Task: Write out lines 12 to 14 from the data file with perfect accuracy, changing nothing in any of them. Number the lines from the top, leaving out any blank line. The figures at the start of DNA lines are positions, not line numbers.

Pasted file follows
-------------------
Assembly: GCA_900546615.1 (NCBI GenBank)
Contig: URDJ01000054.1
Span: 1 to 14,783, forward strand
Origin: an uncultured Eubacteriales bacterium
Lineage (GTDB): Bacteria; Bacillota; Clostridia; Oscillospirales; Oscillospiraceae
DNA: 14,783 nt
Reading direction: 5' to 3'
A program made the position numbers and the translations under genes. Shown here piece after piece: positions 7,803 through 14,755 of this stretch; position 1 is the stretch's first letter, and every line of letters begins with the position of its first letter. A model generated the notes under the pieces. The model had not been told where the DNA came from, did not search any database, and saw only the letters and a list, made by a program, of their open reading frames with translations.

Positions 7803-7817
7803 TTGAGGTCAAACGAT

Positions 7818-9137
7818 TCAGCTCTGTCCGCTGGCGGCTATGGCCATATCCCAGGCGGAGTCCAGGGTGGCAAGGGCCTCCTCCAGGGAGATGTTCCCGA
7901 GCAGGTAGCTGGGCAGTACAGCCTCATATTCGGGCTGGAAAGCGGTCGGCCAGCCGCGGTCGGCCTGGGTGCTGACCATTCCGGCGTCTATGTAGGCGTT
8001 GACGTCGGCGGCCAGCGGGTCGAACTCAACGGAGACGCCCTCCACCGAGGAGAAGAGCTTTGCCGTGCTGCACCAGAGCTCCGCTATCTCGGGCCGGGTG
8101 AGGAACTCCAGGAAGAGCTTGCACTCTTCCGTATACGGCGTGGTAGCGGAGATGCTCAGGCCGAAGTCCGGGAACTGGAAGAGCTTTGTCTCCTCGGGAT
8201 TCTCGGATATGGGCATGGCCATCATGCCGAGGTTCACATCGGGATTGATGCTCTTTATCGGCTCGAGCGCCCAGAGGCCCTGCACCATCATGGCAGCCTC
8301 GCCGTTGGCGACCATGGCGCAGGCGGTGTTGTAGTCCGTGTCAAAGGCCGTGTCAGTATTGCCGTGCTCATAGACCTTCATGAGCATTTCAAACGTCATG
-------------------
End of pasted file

7818 TCAGCTCTGTCCGCTGGCGGCTATGGCCATATCCCAGGCGGAGTCCAGGGTGGCAAGGGCCTCCTCCAGGGAGATGTTCCCGA
7901 GCAGGTAGCTGGGCAGTACAGCCTCATATTCGGGCTGGAAAGCGGTCGGCCAGCCGCGGTCGGCCTGGGTGCTGACCATTCCGGCGTCTATGTAGGCGTT
8001 GACGTCGGCGGCCAGCGGGTCGAACTCAACGGAGACGCCCTCCACCGAGGAGAAGAGCTTTGCCGTGCTGCACCAGAGCTCCGCTATCTCGGGCCGGGTG